Communication as a Core Leadership Trait
Being passionate about writing, I wanted to have a work of mine posted on an AIESEC blog, but the irony was that this eager writer-to-be couldn’t start writing anything until the very last moment; I was worried and anxious, so I preferred to watch an episode of an ongoing television series, which is one of my stress-relieving routines. Who knew that would give me a clue on what I should pen about? There was this piece of dialogue that caught my attention.
“If you have conflicting opinions while working, you need to talk it out with each other and resolve it. Giving rewards or punishments over who’s right and who’s wrong, is not how I work.” – Attorney Jung (Extraordinary Attorney Woo, episode 09)
This, in my opinion, conveys the necessity of strong communication in a team, as well as in an organization. How would people understand what is going on if there is no effective communication? People should interact with one another to learn about what is happening at work, new approaches that will be developed, how well the team performed, what needs to be changed for workers and how it can be changed, and to widen the trust, respect, and the relationship among coworkers by letting them have small chit-chats when they feel overwhelmed. The concern at hand, however, is how crucial excellent communication is to us as one of the fundamental qualities of a leader. There can be diverse characteristics that a strong leader ought to possess in terms of this trait, but I’d choose to deal with two skills- authenticity and listening, that I want to embrace as a leader and as a person.
People do not just open up to everyone; instead, they first determine personalities by spending time with different people. Authenticity- as the word implies, is all about being genuine, and I believe that being authentic and expressing your genuine self to the outer world in such a way that your subordinates could feel you are truly sincere and trustworthy to connect with leads them to form a positive relationship with you and that has a direct influence on your team’s communication behavior. So, let me ask you this: are you an authentic leader upon whom the membership can rely? I guess you are!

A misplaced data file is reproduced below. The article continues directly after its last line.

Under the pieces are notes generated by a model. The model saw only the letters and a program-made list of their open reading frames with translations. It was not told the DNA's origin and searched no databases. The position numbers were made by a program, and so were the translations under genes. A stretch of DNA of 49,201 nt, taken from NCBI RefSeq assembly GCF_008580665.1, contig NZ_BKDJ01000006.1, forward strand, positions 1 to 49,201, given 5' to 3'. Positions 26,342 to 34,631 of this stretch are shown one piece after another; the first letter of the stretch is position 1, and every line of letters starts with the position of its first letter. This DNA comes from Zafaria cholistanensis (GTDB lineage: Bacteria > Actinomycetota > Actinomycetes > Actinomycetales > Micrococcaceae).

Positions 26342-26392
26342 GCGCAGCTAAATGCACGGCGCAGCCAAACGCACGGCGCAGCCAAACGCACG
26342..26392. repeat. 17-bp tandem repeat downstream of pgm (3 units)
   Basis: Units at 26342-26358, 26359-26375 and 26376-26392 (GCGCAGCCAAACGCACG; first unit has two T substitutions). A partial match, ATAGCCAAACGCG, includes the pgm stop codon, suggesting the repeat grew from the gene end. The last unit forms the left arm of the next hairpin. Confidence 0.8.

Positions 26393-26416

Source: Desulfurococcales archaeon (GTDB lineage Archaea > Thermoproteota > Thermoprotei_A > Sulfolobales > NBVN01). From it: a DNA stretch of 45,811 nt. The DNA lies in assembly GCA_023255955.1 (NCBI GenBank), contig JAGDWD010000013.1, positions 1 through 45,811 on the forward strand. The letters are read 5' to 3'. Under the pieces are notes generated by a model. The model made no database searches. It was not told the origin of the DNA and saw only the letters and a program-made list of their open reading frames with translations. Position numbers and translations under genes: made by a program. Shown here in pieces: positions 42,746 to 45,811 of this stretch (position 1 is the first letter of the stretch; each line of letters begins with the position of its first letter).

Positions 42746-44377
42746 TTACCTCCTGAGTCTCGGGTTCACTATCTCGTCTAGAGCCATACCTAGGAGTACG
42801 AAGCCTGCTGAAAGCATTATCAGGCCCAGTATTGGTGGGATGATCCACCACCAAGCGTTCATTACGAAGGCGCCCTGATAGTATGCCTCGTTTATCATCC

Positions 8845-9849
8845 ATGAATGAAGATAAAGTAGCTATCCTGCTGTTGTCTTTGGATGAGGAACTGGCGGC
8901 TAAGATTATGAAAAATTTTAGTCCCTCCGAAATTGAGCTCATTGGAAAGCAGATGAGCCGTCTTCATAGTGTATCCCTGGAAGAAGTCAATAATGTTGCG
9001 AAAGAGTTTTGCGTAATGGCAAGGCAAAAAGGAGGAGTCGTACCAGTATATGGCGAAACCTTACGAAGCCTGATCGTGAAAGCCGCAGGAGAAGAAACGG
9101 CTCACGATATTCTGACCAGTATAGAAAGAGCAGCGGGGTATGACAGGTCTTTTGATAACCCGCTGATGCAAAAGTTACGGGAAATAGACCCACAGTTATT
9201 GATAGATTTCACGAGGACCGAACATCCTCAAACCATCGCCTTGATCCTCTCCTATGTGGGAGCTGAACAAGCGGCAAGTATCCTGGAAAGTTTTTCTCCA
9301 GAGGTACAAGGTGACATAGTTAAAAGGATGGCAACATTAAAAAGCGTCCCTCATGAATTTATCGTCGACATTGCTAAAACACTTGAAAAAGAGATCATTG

You might have had the impression that someone is uninterested in what you are saying while conversing with them at least once in your life. You felt bad, didn’t you? Nobody likes to be ignored, and obviously, no one will talk to you if you are not listening to what they are saying, and the listener should concentrate; simply being available is incomplete. There’s this saying from Stephen R. Covey that I found interesting and factual – “Most people do not listen with the intent to understand; they listen with the intent to reply.” This is where empathy comes into play. Sometimes in life, you need someone to listen to you, someone to share your sorrow with, someone who simply understands that all he needs to do is to be by your side without being judgmental. Similarly, people around you may be in different psychological states for a variety of reasons; listening to them in a more empathetic and humane manner and encouraging them results in them talking to you without hesitating, fearing, or resisting, and thus they will honestly express their thoughts when necessary while being committed to the pleasant working environment in which they are confident that they will be treated kindly, will not be excluded and will always be assisted when demanded and required. It is said that he who is a good communicator is a good listener.
Therefore, we, the brave youth leadership, let’s be authentic, for that will distinguish us from the fake. Let’s listen attentively, for there will be a lot of secrets the world wishes to whisper, and let’s evolve together for the world can voice joyously.
All the best!